Rival Views, Both Right (reposted from The New York Times)

I’d like to share an interesting read –  Rival Views, Both Right (Reposted from The New York Times)

Is there an app for improving America’s educational system? Will watching a PowerPoint presentation about the nation’s educational challenge help to understand the opportunities and difficulties facing the country?

Two college dropouts, Steve Jobs (Reed College) and Bill Gates (Harvard University) have articulated theories about education. And their viewpoints are as different as are their companies (Apple and Microsoft, respectively), presenting a contrast in style and philosophy.

Flashback to 1983: Jobs and Gates.
Gates hopes to analyze and adjust the education system in order to produce a more efficient and effective learning environment. He advocates sophisticated metrics to measure results. What makes one teacher better at her job than another and how can best practices be shared? Technology enables analysis and is also the delivery mechanism.

Once the education community receives reliable disaggregated research, the policy makers can allocate their limited resources in a fashion that will produce a higher yield. As Gates has said, “…we need to raise performance without spending a lot more.”

Jobs is focused more on individual learning and less on systemic education. Technology is his way to get a well-integrated mind flowing in multiple directions. His learning philosophy gives each person the ability to chart his own course. It is less about the structure of the system and more about free will.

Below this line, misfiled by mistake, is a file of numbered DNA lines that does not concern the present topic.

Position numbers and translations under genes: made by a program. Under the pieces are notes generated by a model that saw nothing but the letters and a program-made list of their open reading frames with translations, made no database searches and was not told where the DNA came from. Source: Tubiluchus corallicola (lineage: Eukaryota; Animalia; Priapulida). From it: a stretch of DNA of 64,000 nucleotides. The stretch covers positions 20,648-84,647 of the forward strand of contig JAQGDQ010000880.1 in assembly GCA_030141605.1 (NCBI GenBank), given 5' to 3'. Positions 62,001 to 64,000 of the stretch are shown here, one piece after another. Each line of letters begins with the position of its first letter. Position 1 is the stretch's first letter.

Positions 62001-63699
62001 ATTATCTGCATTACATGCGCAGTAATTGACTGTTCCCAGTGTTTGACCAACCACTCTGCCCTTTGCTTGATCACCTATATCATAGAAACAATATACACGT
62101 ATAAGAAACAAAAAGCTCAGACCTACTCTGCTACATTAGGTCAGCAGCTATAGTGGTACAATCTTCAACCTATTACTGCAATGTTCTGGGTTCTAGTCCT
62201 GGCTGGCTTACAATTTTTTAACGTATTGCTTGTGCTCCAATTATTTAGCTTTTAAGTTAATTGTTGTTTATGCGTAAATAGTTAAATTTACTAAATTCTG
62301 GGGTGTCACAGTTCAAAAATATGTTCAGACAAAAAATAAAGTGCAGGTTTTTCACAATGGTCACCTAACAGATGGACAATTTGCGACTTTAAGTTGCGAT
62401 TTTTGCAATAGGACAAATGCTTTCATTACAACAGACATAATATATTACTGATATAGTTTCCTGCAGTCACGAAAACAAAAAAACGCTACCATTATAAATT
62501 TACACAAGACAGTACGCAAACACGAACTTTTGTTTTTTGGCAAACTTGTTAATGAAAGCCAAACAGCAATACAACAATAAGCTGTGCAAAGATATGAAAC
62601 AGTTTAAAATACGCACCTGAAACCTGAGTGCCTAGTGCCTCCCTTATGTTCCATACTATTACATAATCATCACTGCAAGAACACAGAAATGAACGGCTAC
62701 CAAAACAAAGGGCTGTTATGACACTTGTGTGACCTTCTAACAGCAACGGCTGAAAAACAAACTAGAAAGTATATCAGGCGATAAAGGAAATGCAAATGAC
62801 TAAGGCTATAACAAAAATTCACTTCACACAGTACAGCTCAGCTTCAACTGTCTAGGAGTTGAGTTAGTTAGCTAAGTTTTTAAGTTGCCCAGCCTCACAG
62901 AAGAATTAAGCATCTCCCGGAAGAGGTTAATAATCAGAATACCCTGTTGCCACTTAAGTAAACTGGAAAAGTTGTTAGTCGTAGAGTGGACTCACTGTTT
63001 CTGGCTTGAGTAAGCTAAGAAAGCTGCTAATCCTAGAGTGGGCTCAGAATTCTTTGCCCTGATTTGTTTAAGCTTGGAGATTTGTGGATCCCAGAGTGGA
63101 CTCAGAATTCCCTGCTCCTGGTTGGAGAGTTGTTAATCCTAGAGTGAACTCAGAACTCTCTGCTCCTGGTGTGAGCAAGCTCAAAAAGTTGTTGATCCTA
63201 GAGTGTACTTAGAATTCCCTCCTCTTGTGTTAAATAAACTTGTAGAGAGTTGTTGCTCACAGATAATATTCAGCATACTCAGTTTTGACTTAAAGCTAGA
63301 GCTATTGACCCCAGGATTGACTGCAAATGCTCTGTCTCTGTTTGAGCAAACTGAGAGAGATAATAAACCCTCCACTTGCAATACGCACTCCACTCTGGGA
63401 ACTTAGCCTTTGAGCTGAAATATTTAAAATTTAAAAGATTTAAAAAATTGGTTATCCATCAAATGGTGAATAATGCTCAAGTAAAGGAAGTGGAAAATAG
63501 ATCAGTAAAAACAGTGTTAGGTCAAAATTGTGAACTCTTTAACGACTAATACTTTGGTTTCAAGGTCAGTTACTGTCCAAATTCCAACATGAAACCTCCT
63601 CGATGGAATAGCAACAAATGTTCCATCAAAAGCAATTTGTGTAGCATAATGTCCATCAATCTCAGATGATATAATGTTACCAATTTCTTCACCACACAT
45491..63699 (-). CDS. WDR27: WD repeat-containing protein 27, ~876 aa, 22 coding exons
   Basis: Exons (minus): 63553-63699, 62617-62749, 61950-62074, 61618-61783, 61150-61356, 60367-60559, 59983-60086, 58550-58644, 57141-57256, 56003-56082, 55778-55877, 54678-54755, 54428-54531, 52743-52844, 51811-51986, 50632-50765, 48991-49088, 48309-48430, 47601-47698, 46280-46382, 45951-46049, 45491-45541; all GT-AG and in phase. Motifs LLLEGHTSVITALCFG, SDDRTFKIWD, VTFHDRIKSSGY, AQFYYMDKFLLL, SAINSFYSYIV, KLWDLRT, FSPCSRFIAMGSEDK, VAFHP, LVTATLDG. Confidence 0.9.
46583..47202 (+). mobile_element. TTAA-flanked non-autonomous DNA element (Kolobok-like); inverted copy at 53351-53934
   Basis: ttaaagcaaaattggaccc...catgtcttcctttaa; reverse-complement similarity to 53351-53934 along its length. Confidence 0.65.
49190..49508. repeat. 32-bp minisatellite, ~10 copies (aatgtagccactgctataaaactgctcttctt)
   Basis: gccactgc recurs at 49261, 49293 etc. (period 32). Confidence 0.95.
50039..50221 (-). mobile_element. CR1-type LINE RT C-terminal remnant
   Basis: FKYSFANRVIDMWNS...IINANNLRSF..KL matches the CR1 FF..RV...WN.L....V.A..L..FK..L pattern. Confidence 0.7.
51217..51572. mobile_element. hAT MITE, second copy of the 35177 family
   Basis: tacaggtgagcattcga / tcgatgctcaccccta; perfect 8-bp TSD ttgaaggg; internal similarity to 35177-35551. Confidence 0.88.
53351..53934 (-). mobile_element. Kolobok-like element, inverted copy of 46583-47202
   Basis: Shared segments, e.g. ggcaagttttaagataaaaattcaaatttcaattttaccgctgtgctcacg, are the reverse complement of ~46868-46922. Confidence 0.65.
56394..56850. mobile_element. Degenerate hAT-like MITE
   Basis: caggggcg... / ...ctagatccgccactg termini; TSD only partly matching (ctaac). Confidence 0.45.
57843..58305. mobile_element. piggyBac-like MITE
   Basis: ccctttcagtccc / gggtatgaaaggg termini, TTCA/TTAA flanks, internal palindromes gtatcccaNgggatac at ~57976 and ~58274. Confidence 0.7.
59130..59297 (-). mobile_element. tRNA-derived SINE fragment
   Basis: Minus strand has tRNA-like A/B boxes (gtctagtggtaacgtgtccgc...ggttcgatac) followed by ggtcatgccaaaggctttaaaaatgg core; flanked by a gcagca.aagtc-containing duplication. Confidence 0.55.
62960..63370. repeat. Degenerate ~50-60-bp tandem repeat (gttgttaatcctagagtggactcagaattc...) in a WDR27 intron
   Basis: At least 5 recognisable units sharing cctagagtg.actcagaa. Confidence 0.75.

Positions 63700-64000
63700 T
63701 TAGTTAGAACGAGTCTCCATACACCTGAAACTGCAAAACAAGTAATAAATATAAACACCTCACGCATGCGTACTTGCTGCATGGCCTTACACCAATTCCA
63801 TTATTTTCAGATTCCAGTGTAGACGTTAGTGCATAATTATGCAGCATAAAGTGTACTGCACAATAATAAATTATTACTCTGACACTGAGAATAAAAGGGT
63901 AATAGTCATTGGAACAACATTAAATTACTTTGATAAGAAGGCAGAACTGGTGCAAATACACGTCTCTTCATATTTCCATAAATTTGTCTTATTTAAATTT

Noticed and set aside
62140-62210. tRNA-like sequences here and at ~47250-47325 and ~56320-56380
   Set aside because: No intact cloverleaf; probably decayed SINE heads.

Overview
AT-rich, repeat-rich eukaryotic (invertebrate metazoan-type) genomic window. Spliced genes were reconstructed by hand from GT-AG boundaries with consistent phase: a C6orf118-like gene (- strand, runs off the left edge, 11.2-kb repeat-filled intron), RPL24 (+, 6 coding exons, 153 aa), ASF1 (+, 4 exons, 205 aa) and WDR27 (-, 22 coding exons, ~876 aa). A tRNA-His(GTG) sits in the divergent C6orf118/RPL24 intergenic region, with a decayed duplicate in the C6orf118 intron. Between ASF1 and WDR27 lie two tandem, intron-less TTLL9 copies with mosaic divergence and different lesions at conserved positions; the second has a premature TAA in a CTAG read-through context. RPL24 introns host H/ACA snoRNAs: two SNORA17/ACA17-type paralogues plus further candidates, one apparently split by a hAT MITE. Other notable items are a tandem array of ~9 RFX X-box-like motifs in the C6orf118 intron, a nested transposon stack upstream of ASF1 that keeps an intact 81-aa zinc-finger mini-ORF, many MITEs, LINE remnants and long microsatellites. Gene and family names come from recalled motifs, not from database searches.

A discerning mind, one that blends science and Springsteen, is the backbone of the creative spirit: ideas fuel entrepreneurship. Gates’ recent speech to the nation’s governors stressed assessment, measuring outcomes and tracking students’ progress. Technology and benchmarking are joined at the hip. He feels it is worth charting the effectiveness of particular majors with regional job creation. (Does he favor vocational education?)

Jobs’ approach allows for individual experimentation to find a unique solution to each person’s quest. It is the symbol of intellectual multi-tasking. This is a more experimental, integrated search for a holistic view of the universe, one that has multiple access points. Each student becomes his or her own teacher.

My heart is with Jobs (full disclosure: I wrote this on a MacBook Pro). But my mind fully understands Gates’ mandate to discover ways to maximize scarce resources to best prepare the workforce. It is beyond noble; it is essential. Gates has contributed millions, perhaps even billions, for the study of education. He is looking for the vaccine to cure education’s ailing health. Jobs is tripping our mind with the jazz of life put before us to spark awareness that the more we learn the more powerful we become.

How does this relate to the curriculum of higher education? Keep poetry, architectural history and Russian literature alongside mechanical engineering and agricultural studies. A discerning mind, one that blends science and Springsteen, is the backbone of the creative spirit: ideas fuel entrepreneurship.

Gates is studying the science of education. Jobs is creating the art of learning. I’m sure there is an app for teaching arithmetic by watching the heavens and counting the stars.